2. The apostles' prayer associates their opponents (Herod, Pontius Pilate, Gentiles and Israel) as fulfillment of the
prophecy in Psalms 2:1-2 in praise to God
3. Their prayer includes a petition, "And now, Lord, take note of their threats, and grant that Your bond servants may
speak Your word with all confidence" (Acts 4:29-30). It is a petition that does not ask
for protection, relief or judgment of their opponents! Instead of on themselves, the apostles' focus is on the gospel and glorifying Jesus
It appears that filling of the Spirit is founded on the foundation of strong faith, a faith that believes and wholly
trusts in the historical facts of Jesus and His words and causes the apostles to behave in a manner that reflects that trust. Their
filling also affects the congregation (Acts 4:33) as the Bible records the
extraordinary generosity of Believers as they share everything (Acts 4:32-37).
There is a basis in this view as Jesus Himself comments on the quality of one's faith.
"And He said to them, 'Because of the littleness of your faith; for truly I say to you, if you have faith the
size of a mustard seed, you will say to this mountain, 'Move from here to there,' and it will move; and nothing will be impossible to you.'"
"And the Lord said, 'If you had faith like a mustard seed, you would say to this mulberry tree, 'Be uprooted
and be planted in the sea'; and it would obey you.'" (Luke 17:6)
When the verb "to fill" is used as an adjective in relation to the Holy Spirit, it describes a condition of fullness as someone who is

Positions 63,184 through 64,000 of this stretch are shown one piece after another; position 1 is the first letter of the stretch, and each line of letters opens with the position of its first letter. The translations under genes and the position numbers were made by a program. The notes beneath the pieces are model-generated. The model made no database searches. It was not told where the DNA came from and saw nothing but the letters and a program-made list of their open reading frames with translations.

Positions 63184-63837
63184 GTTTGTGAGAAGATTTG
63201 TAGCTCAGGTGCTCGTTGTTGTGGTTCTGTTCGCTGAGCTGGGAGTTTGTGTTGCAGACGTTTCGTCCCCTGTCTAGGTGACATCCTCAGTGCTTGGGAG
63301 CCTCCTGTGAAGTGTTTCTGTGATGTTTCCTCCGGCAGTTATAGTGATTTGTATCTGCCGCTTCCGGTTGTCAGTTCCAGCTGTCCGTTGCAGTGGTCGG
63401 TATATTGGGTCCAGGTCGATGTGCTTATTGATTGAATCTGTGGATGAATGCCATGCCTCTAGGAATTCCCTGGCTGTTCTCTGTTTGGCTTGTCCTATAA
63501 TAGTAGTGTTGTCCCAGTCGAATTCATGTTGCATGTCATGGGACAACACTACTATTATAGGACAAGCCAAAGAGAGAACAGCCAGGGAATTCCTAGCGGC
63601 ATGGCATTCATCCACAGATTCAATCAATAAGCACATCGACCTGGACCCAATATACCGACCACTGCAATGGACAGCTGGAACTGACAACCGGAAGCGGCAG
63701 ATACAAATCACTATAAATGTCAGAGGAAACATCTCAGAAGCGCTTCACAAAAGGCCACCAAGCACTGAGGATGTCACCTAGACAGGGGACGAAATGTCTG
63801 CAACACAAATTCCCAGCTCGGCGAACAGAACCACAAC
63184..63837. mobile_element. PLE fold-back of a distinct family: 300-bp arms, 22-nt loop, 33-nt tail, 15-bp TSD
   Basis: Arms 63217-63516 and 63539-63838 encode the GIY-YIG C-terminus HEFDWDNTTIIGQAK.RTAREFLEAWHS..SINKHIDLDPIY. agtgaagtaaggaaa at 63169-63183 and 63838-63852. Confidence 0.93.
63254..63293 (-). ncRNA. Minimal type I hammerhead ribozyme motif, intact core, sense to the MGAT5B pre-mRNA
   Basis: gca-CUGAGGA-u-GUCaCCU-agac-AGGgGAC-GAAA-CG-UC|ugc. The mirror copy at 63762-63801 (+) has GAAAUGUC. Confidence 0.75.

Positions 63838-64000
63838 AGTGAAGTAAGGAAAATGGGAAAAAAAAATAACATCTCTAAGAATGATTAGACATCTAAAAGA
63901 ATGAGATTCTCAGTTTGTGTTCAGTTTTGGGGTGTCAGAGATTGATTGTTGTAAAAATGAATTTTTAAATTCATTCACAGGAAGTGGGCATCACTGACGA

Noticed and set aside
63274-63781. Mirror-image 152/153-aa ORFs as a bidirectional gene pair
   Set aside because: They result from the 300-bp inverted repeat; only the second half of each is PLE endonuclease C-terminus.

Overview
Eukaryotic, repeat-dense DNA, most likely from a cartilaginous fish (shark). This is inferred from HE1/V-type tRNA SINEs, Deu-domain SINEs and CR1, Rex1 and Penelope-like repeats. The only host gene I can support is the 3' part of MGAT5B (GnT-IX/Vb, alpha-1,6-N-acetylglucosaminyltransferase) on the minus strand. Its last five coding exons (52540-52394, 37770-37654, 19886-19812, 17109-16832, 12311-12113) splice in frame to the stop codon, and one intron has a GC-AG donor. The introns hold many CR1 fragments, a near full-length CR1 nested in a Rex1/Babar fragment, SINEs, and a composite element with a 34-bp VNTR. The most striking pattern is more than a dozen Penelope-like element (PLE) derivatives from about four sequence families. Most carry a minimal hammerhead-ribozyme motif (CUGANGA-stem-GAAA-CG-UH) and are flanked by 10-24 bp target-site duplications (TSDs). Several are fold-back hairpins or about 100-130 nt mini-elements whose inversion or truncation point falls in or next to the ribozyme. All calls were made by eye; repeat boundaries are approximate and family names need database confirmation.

characterized by a quality of that which fills him. It is a not a consequence of the filling, but as a reflection of the quality of faith
and cooperation with the Holy Spirit.
Thus when one behaves in a manner that demonstrates a genuine lack of trust in God's word, the Holy Spirit can be
grieved (Eph 4:30) or quenched (1 Thess 5:19).
Paul' imperative "be filled" places the focus of growing one's faith, learning more about the work of Christ and increasing one's
trust in God's word, on the Holy Spirit. While the indwelling of the Holy Spirit enables the Believer to sanctify, devote, and dedicate
himself to God, the sanctification is determined to the extent of one's efforts of cooperating with the Holy Spirit
With this view, "be filled" is not having more of the Holy Spirit; instead, it is the Holy Spirit having more of the
1. Gaeblein FE ed., The Expositor's Bible Commentary, vols 9-11, Grand Rapids: Zondervan Publishing House (1992).
2. Brown C, ed., The New International Dictionary of New Testament Theology, vol. 1, Grand Rapids: Zondervan Publishing House, (1979).
3. Swindoll CR, Zuck RB eds., Understanding Christian Theology, Nashville: Thomas Nelson Publishers, (2003).
4. Grudem W, Systematic Theology, Grand Rapids: Zondervan Publishing House, (2000).
5. Youngblood RF, ed., Nelson's New Illustrated Bible Dictionary, Nashville: Thomas Nelson Publishers, (1995).
6. Decker RJ, Be Filled with the Spirit, Eph. 5:18-20, Preliminary Notes on a Disputed Passage (1996) from the website: